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The African Union warns that travel restrictions would affect the Democratic Republic of the Congo's Ebola response News



A high-level health officer from the African Union (AU) warned against curbing the trip to Democratic Republic of the Congo, fearing that the Ebola outbreak in the region may continue to spread in the region More than 1,700 outbreaks of Ebola People have died – more than two-thirds of those affected – since it occurred last August in the eastern provinces of North Kivu and Ituri.

Together, the two provinces of Rwanda, Uganda and South Sudan border each other.

"We want to ensure that the international community and African member states do not impose travel restrictions on people entering or exiting the Democratic Republic of the Congo, said John Nkengasong, director of the African Centers for Disease Control and Prevention (CDC ) of the AU, on Friday Reporter in the AU headquarters in the Ethiopian capital Addis Ababa

"Do not panic"

On Wednesday, the World Health Organization (WHO) declared the epidemic just a few days later as a state of emergency Public Health of International Interest (PHEIC) The virus spread for the first time in a large city and rapidly increased the transmission rate.

A PHEIC is a rare name used only for the most serious epidemics and has only been applied four times in the past.

The Ab Such a declaration usually increases global attention and can lead to an increase in international aid.

The WHO said the move recognized the " possible increased national and regional risks and the need for intensification and coordination action to address them", but also said no country should be able to close its borders or travel or Restrict trade due to Ebola.

Closing the borders with the Democratic Republic of Congo could make it more difficult for people to move and medical care in or out of the affected area, potentially hampering the efforts of the response teams to end the epidemic.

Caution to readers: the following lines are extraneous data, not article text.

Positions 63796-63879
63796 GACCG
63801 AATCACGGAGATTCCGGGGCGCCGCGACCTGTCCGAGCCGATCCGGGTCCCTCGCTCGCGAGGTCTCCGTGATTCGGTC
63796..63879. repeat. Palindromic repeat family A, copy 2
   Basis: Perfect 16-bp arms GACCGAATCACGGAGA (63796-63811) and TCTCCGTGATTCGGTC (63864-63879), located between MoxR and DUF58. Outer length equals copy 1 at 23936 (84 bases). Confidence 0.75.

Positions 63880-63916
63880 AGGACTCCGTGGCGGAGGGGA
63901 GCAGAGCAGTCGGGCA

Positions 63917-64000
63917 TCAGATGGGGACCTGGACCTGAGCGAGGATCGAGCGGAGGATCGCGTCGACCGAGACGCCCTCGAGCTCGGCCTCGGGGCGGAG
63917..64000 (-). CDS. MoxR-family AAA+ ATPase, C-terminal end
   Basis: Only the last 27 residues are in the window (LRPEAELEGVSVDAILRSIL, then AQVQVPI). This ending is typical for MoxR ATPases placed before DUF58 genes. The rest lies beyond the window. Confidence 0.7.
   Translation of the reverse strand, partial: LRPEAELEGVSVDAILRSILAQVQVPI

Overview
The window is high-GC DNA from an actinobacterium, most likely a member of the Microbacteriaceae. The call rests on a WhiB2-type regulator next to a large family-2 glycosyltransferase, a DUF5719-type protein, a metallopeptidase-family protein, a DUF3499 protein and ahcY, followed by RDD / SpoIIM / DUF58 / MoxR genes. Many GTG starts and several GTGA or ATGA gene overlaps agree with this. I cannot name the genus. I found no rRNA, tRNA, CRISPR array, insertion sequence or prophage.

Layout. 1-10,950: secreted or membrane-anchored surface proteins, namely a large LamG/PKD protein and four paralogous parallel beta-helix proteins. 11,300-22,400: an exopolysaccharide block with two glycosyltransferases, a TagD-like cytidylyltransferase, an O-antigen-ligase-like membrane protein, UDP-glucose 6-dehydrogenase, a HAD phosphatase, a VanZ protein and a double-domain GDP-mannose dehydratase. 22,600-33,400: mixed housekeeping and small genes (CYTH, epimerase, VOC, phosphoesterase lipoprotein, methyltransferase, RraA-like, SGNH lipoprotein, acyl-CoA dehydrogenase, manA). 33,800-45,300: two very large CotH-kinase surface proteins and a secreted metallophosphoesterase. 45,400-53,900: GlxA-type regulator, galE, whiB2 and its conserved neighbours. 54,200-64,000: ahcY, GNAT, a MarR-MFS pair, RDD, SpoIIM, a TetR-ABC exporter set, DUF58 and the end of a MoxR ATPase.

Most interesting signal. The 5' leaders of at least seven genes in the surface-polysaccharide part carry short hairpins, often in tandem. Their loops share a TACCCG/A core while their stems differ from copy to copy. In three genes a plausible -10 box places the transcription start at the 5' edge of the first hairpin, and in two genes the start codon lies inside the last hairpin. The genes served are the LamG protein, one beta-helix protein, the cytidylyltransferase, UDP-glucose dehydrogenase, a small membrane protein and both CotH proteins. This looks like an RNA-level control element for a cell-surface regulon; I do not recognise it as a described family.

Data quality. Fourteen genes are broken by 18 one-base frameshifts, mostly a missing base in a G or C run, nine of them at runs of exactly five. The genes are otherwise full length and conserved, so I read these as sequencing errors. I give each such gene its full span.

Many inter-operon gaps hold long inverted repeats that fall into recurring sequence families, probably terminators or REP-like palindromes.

"In essence, for the rest of the world, the main recommendation is: support to the Democratic Republic of the Congo and do not panic," said WHO spokeswoman Margaret Harris on Friday. "Do not close borders, no travel and trade restrictions, do not panic."

"Perfect Storm"

On Sunday, the DRC's Ministry of Health registered the first Ebola case in Goma, a city of about two million people in North Kivu and near the Rwandan border.

Goma has a port connected to the city of Bukavu in the neighboring province of South Kivu, as well as an airport with flights to the capital, Kinshasa, Uganda's Entebbe and Addis Ababa.

Apart from the case in Goma and three deadly cases in Uganda last month, the outbreak was limited to other, mostly rural regions in North Kivu and Ituri.

The WHO said on Thursday outside the Democratic Republic of the Congo, there were currently no cases in which police conducted hand washing and fever checks on the country's border with Rwanda.

Efforts to end the epidemic, however, have been repeatedly hampered by a "perfect storm" of regional insecurity in the East Democratic Republic of the Congo and deep mistrust of the community of the crisis and of the authorities.

Unidentified attackers killed two Ebola health care workers near Mukulia in northern Kivu last week, most recently on a series of attacks on medical personnel or health facilities. In the midst of the riots, health workers have vaccinated about 1

60,000 people. The vaccine is experimental, but is estimated to have an efficacy of of 97.5 percent and can protect a person for up to 12 months, according to WHO.

Al Jazeera and news agencies


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